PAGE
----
Skip to main content

Dissertation MSc Psychodynamics of Human Development


  • Credit value: 60 credits at Level 7
  • Assessment: a 10,000-15,000-word dissertation (100%)

Module description

This module introduces you to methodological and epistemological issues relevant to studying the psychodynamics of human development, drawing on recent work in psychology and other social sciences. It explores the standing of psychodynamic research and observational methodology in the light of developments in contemporary social research.

You will then undertake a substantial piece of supervised work leading to a dissertation, which may be either empirical or theoretical, and chosen from a broad field including:

  • particular concept(s) or issue(s) within psychoanalytic or Jungian analytic theory
  • particular concept(s) or issue(s) within infant observation
  • particular concept(s) or issue(s) related to work study
  • particular concept(s) or issue(s) within academic studies of child and/or life span development
  • the application of psychoanalytic or Jungian analytic theory to other disciplines.

Learning objectives

By the end of this module, you will:

  • understand the main principles of contemporary social science methodologies
  • have critically appraised research and observational studies of the psychodynamics of human development
  • have a critical awareness of epistemological issues as they apply to psychoanalytic and Jungian analytic approaches to human development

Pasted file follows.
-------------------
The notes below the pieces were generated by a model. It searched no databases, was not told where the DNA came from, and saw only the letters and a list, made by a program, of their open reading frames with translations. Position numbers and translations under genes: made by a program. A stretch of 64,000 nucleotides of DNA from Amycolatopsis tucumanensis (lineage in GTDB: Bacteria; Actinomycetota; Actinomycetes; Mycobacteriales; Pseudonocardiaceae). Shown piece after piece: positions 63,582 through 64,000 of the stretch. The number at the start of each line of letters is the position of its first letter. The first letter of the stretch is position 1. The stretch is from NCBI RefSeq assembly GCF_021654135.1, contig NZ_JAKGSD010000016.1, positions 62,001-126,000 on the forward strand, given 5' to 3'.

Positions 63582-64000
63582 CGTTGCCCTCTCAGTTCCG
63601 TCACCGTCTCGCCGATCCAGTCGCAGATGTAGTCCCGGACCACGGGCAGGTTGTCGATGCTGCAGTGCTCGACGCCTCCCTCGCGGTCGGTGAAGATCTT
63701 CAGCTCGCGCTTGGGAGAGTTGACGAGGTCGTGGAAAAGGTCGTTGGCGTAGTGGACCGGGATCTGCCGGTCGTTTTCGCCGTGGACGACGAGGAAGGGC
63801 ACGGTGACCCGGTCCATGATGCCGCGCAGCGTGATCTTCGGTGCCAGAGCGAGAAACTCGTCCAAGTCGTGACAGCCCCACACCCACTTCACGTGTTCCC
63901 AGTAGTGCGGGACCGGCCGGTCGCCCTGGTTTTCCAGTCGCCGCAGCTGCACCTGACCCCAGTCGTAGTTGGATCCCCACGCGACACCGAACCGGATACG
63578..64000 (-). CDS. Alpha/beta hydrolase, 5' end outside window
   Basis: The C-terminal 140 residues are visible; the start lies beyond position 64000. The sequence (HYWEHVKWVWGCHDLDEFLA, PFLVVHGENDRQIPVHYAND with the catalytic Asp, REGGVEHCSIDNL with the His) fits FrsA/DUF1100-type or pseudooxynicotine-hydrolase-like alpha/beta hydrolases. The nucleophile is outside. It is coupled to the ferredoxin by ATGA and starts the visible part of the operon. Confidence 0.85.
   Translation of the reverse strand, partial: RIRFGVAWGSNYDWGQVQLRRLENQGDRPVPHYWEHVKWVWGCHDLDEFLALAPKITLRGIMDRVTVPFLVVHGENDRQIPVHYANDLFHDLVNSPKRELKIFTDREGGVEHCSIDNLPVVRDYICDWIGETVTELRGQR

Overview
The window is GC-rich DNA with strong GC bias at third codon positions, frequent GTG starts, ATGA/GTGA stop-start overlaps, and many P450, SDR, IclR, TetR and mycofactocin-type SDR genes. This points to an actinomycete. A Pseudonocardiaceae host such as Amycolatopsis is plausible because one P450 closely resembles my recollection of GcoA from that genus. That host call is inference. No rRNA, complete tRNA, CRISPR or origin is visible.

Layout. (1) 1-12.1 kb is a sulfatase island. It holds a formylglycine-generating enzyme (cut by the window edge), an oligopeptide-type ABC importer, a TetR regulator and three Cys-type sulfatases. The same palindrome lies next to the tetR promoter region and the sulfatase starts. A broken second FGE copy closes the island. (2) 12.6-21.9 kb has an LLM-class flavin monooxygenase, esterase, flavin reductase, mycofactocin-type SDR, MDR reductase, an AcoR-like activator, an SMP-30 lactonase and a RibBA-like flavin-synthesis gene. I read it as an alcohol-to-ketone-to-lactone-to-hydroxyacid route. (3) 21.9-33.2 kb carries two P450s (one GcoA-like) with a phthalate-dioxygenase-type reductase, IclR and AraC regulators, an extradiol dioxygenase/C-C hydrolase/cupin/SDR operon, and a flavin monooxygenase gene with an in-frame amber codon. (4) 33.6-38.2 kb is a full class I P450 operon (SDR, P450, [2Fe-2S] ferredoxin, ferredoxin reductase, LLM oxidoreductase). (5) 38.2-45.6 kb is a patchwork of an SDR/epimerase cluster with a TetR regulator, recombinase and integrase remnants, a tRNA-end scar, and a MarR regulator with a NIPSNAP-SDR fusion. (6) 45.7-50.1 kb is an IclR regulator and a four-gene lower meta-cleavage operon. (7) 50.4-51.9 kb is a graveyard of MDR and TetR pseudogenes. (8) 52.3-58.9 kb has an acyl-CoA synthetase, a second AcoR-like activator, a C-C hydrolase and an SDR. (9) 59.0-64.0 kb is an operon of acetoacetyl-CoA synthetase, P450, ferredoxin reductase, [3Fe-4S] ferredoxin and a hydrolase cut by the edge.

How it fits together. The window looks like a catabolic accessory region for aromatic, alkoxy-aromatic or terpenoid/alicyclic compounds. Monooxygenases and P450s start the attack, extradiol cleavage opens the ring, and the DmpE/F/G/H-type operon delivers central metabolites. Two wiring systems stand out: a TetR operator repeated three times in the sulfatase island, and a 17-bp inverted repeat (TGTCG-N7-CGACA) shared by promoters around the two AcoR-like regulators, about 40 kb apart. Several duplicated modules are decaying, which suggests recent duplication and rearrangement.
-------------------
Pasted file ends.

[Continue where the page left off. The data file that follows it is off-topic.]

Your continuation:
• understand epistemological and methodological issues as revealed in the selection of relevant and practical research/dissertation projects
  • have identified, in conjunction with course staff, a feasible and manageable topic for your dissertation
  • have identified and applied a conceptual and/or methodological framework appropriate to the topic and formulate and implemented a programme of independent research
  • have undertaken a comprehensive search and study of literature and other data consistent with the aims of the research
  • have acquired and deployed skills in the planning, management and execution of a sustained research and writing project
  • have presented a well-argued written dissertation supported by reasoned analysis, interpretation, explanation and evaluation of relevant material and demonstrating a thorough and critical understanding of the subject.